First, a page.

At the United Nations Conference on Climate Change (COP21), held from November 30 to December 12, 2015, delegates from 195 nations met in Paris, France, to discuss how to reduce the impact of human activities on the global climate. Almost 38,000 people
Although Jehovah’s Witnesses did not participate in the conference, they too are interested in the environment. Hundreds of them were involved in a special campaign in Paris to share their Bible-based hope of living on a pollution-free planet.
While traveling on public transportation, one Witness spoke with a man from Peru, who was dressed in traditional Peruvian clothing. The man explained that although he is healthy and enjoys living on a beautiful mountain, he is still concerned about the future of our planet. He was touched by the uplifting hope shared with him, and with a broad smile, he took a contact card directing him to our website, www.jw.org.
On a train, two Witnesses spoke to an American environmental scientist. He was surprised to learn that Jehovah’s Witnesses twice received a rating of Four Green Globes from the Green Building Initiative for their commitment to environmentally sustainable building design and construction for two new buildings at the Witnesses’ United States branch facilities in Wallkill, New York. He too accepted a contact card gladly.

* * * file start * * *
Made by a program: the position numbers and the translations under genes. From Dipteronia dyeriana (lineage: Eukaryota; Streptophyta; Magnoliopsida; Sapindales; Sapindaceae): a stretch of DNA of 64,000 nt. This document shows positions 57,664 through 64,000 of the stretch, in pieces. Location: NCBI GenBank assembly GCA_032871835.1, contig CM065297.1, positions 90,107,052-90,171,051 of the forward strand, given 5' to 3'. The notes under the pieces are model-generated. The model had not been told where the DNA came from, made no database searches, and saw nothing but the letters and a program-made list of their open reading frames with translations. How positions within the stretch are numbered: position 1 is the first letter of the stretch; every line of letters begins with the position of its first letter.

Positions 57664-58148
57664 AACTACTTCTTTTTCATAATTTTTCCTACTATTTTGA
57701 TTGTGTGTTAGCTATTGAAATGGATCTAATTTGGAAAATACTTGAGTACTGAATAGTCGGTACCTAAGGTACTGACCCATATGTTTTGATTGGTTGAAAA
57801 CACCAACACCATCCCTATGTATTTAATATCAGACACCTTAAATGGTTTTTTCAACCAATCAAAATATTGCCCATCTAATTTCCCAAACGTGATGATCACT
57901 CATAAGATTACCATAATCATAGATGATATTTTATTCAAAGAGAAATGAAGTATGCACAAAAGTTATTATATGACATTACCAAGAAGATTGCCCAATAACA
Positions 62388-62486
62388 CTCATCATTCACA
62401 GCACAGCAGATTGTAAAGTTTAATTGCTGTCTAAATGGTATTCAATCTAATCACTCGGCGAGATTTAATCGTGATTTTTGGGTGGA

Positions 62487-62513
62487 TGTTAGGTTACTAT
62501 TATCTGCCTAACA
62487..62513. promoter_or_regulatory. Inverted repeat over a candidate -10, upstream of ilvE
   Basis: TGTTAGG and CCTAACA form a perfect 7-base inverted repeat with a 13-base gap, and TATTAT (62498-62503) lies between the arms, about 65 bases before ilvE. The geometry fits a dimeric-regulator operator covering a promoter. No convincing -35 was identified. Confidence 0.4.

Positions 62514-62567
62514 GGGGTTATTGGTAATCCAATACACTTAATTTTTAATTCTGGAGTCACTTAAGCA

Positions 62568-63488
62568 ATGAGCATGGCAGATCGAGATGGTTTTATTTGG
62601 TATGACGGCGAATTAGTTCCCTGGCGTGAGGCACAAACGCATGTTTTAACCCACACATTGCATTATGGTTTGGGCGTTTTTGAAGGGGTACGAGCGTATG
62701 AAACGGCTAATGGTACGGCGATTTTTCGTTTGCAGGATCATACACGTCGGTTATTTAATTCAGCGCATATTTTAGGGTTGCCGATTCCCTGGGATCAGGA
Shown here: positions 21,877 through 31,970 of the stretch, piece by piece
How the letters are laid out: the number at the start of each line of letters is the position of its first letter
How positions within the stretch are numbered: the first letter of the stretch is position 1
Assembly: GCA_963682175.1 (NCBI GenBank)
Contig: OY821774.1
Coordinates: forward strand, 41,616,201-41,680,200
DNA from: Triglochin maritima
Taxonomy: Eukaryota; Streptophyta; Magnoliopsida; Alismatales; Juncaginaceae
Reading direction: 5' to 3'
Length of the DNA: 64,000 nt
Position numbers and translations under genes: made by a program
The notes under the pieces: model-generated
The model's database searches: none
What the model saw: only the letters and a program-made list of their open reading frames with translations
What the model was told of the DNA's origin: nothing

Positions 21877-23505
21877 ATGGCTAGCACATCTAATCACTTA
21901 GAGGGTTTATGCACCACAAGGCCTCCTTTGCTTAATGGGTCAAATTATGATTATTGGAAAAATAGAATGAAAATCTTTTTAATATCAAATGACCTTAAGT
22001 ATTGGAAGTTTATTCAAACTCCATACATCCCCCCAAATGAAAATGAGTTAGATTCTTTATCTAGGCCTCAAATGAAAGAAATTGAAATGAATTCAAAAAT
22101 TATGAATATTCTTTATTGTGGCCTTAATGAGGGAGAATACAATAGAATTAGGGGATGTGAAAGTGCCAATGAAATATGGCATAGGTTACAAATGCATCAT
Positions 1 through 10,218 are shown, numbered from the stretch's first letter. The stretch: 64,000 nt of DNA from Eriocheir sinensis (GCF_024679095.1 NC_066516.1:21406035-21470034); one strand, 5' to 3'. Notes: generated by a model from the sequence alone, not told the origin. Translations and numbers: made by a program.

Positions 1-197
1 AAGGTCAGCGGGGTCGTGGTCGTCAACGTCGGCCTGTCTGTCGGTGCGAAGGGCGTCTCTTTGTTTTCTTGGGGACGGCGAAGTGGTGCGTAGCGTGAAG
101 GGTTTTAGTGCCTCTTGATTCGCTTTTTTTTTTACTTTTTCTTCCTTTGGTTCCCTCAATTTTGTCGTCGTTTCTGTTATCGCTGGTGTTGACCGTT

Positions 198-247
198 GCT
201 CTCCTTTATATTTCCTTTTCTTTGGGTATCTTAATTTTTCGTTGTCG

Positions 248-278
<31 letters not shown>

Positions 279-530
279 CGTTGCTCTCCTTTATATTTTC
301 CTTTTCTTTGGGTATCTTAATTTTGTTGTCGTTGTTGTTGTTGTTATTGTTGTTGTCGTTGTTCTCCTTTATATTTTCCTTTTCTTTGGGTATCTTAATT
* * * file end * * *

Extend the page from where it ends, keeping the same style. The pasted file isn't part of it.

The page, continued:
Impressed by the Witnesses’ sincere interest in the environment, many promised to consult our website. When a delegate from Canada heard that the Witnesses made efforts to protect the eastern bluebird’s nesting area in Warwick, New York, the location of the Witnesses’ new world headquarters facility, she said: “Before defending the environment, I used to be an ornithologist. I did not know that Jehovah’s Witnesses had so much respect for wildlife. I am going to read your literature and go to your website to learn more about you!”
The Bible explains why God created the earth, when suffering will end, and what the future holds for the earth and those who live on it.
The Bible foretold not only the current destruction of the environment, but also what it would lead to.